Quote note (#224)

This needs to be up here as a reference point:

… [L]et’s admit it: Globalization does not automatically benefit France. […] Globalization develops according to principles that correspond neither to French tradition nor to French culture. These principles include the ultraliberal market economy, mistrust of the state, individualism removed from the republican tradition, the inevitable reinforcement of the universal and “indispensable” role of the United States, common law, the English language, Anglo-Saxon norms, and Protestant — more than Catholic — concepts.
— Hubert Védrine, February 9, 2002.

NRx is not French (all confusions apart).

February 25, 2016admin 20 Comments »
FILED UNDER :Neoreaction

TAGGED WITH : , , , ,

20 Responses to this entry

  • Brett Stevens Says:

    Globalization develops according to principles that correspond neither to French tradition nor to French culture.

    Which is why the French Revolutionaries gave it its original name, “internationalism.”


    Posted on February 25th, 2016 at 1:04 am Reply | Quote
  • Rucoi Says:

    I spend my summers in the bucolic hills of the Ardèche, makeshift ruins tuned to living quarters. Cattle graze peacefully, sheep likewise. The local farmer makes his living off chestnuts and livestock, still uses an outhouse and lives with his widowed mother. The furthest he’s traveled is an hour east to Valence for a funeral. No one speaks English which provides a welcome opportunity to remain silent. When the house cat dies they toss it over a cliff. The wind never lets up.


    Alrenous Reply:



    Posted on February 25th, 2016 at 1:08 am Reply | Quote
  • SydneyTrads Says:

    the republican tradition

    That… “tradition”… was the first step into modernity.

    Welcome to the future you chose, Mlle. Françoise.

    As for “Anglo-Saxon norms“, the tradition of Bolingbroke, Carlyle, Salisbury an even Burke offers a better counter to globalist modernity that anything the French Revolution excreted into the modern world.


    Bob Reply:

    To be fair, France hasn’t really chosen anything. It’s been losing for more than a century and has been going along for the ride. It had no chance of being dominant in Europe with a united Germany, let alone in the world.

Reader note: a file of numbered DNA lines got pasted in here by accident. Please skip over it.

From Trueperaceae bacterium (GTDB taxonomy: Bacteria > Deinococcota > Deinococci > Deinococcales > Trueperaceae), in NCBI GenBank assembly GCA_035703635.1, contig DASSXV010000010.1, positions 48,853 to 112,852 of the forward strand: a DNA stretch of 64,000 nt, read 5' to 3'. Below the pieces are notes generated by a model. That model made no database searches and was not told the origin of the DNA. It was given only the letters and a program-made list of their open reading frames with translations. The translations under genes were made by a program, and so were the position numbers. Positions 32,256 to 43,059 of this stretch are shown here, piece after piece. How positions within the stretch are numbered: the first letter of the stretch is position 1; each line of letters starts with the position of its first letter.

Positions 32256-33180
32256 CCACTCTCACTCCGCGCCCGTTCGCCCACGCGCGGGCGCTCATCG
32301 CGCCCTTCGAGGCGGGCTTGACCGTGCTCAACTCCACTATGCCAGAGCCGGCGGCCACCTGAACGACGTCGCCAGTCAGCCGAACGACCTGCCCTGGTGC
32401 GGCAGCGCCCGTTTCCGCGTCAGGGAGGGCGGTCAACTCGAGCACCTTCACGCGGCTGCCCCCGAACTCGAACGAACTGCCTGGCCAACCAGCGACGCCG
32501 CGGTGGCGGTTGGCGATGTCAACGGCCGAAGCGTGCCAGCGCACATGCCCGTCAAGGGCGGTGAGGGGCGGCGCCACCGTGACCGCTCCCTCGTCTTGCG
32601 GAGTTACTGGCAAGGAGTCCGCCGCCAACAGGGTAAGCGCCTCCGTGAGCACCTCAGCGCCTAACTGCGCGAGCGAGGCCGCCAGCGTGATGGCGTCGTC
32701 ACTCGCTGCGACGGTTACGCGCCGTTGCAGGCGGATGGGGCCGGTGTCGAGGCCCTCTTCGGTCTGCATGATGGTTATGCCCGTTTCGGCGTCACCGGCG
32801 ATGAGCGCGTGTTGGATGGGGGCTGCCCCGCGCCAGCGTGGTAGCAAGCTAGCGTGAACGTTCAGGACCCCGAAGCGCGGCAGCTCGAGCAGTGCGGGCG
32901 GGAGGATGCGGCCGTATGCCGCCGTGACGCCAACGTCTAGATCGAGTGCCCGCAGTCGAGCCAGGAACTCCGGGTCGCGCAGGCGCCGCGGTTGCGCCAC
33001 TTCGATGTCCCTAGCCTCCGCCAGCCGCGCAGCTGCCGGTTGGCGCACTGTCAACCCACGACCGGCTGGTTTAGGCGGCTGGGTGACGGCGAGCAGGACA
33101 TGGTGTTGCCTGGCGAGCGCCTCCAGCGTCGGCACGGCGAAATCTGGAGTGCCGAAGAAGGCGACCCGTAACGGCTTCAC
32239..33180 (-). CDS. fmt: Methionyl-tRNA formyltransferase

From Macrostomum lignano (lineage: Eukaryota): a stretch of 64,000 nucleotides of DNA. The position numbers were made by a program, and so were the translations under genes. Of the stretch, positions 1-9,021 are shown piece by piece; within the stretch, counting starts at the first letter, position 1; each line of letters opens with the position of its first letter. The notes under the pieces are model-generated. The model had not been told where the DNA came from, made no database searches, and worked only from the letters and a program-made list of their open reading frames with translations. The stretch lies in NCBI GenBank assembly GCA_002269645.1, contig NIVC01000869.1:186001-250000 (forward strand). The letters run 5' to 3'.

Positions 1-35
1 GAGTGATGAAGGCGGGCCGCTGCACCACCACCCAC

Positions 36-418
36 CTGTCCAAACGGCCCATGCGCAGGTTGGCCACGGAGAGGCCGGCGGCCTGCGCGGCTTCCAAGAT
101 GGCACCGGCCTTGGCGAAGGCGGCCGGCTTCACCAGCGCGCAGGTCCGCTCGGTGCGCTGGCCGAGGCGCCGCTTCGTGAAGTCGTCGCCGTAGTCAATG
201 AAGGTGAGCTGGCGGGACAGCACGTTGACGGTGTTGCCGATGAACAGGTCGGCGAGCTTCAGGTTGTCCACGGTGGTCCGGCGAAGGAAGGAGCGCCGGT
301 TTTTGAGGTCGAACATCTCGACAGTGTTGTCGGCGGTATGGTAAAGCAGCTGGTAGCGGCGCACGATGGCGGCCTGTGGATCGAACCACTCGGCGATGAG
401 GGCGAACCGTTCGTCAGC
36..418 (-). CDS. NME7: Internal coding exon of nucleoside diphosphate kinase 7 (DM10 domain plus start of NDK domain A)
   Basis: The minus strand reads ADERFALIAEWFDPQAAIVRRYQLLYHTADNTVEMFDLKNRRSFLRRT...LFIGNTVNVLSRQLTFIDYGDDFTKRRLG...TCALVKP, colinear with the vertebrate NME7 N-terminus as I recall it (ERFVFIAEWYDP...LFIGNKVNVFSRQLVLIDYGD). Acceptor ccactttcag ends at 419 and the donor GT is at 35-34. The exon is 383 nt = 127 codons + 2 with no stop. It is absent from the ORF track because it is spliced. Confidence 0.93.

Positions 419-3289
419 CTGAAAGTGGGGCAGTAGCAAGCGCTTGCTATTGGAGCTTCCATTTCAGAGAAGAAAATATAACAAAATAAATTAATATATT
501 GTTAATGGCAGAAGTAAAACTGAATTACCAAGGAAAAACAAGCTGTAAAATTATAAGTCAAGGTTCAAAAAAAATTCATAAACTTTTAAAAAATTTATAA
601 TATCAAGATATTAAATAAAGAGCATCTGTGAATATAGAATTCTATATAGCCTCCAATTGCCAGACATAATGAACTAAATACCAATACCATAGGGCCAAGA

Posted on February 25th, 2016 at 1:47 am Reply | Quote
  • D. Says:

    Globalization is in the eye of the beholder, and in any case was an exceptionally vague term to begin with, used to combined various trends that didn’t necessarily have anything to do with each other, generally those viewed negatively by whoever was using the term. As such, it’s not strange to see Hubert Vedrine, the French socialist leader who coined the word hyperpuissance; referring to the United States, complaining about globalization’s supposed threat to France of an “ultra-liberal market economy”, “Ango-Saxon norms”, and so on. Really, he was just angry that the Cathedral wasn’t more French in orientation, and the rest is posturing.


    Bob Reply:

    Right, a lot of the French criticism of “mondialisme” boils down to it not being very French. They’re annoyed that the only people who speak French around the world are Maghrebis and West Africans.


    D. Reply:

    I find these criticisms of globalization from the French particularly ironic in the understanding that much of what they consider globalization stems ultimately from the 18th-century French Enlightenment, following from the notion that cultural and national particularisms should be destroyed in the name of universal Rationalist principles. The French wouldn’t be content with French ideas conquering the world unless their ideas took the French language with them.